The Justice Bus or Bus de Justicia arrived at Bi-Tech Landscaping located at 2717 Lone Oak Dr. for its third stop. This private enterprise is a repeat offender when it comes to stealing from their workers. The Worker’s Center has received 3 different reports, from a total of 5 workers, who have not been paid by Bi-Tech. While the workers initially came to HIWJC because they were owed a couple of back payments, after calculating their actual pay rates and total hours worked, we discovered multiple minimum wage and overtime violations. To date, the workers are owed almost $6,000 in back pay as well.
After lunch, we proceeded to C&E Exports, Inc. located at 518 W. 25th St. Maria Cristina Galvan and Santos Claudia Villanueva were employed by C&E Exports, Inc. a Houston wholesale clothing company for 8 months in 2011. While working at the warehouse, the workers made shoes and bags, sorted large clothing shipments, and loaded and unloaded merchandise crates. They worked 6 days a week sometimes up to 12 hour days, often with no breaks and in a cramped space with no fire extinguishers, marked exits, or adequate ventilation, among other safety and health violations. Ms. Galvan and Ms. Villanueva initially came to the Worker’s Center because they weren’t fully paid for their last weeks of work. However, aside from working in these dire conditions, we discovered the workers were never paid overtime and were both making below minimum wage! The HIWJC paid a visit to C&E back in October, but they fled the premises. To this day, the workers have not been contacted or received any payment, so as we promised, “We’ll be back!”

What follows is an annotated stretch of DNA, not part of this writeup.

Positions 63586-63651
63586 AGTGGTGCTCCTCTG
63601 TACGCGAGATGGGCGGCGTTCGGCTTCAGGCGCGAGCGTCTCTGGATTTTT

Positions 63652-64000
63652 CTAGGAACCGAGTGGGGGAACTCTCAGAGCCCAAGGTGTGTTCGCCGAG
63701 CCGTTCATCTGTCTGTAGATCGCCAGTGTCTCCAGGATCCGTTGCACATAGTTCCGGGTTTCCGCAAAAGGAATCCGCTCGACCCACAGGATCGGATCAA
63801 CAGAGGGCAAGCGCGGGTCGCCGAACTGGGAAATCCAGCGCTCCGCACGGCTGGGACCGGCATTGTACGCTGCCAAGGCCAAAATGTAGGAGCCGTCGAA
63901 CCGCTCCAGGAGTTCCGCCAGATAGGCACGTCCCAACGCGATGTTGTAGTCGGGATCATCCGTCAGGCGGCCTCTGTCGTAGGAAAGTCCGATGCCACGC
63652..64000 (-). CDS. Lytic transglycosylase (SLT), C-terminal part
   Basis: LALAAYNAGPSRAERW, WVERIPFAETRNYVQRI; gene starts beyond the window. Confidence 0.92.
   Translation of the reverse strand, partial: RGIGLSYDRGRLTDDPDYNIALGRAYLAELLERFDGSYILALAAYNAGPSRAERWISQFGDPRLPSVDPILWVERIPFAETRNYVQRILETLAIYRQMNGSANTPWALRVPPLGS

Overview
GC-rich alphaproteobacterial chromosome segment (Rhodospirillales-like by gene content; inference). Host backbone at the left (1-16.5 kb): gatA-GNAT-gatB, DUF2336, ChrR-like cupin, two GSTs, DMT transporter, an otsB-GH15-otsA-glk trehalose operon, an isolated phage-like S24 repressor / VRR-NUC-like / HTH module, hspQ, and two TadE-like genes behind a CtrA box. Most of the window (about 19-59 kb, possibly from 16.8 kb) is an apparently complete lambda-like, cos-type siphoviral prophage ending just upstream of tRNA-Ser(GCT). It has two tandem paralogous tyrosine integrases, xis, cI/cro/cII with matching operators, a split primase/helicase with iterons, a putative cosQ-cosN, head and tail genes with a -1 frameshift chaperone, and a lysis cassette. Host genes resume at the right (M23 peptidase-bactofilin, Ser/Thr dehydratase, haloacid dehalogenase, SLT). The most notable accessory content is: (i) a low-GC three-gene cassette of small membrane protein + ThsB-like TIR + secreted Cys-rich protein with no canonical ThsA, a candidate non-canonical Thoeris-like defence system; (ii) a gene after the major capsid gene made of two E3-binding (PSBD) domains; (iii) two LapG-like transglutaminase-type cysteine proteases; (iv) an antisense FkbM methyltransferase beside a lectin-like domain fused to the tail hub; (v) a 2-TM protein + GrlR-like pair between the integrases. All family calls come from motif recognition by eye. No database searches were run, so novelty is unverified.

Our final stop before going on to the Occupy Houston site was United/Continental Airlines located at 1200 McKinney. Antoinette Spencer and Elsa Erazo are two of many Bush Intercontinental Airport workers who are paid below minimum wage, have no access to healthcare benefits, and take home as little as $10,000 annually. The Houston Chronicle has written a series of articles on PrimeFlight, one of their employers, over the past several months, exposing the company’s exploitative tip policy. Workers were threatened with downsizing or termination if they failed to report tips that didn’t add up to their tip credits. This is especially troubling since the company has received over $50,000 in taxpayer money for this type of “job creation.” However, companies like Continental/United, who hire PrimeFlight, have the authority and responsibility to hire responsible contractors that provide good jobs that can support Houston families and sustain communities. An SEIU flyer says, “All over the country, people are working harder than ever and falling deeper into poverty. Currently one in four American workers is paid below the poverty level. Right here in Houston’s airports, United/Continental is profiting off this crisis. The contractors it hires pay their employees as little as $10,000 annually. Poverty-wage jobs like these hurt our whole city by contributing to foreclosures, hunger, and crime in our neighborhoods. Support Prospect employees by reaching out to the CEO of United/Continental, Jeff Smisek at (713)324-2950 and ask him to tell PrimeFlight that families can’t live on $10,000 a year. Standing up for airport workers will make our city safer and will bring us closer to restoring the balance in our economy so that it works for all people-not just those at the top.” The flyer quotes Irma Zalazar “I get paid $6.25 an hour. I like my job. I enjoy what I do, but I work very hard for passengers. I need them to tip me, otherwise I cannot put food on the table because I am not making the minimum wage.”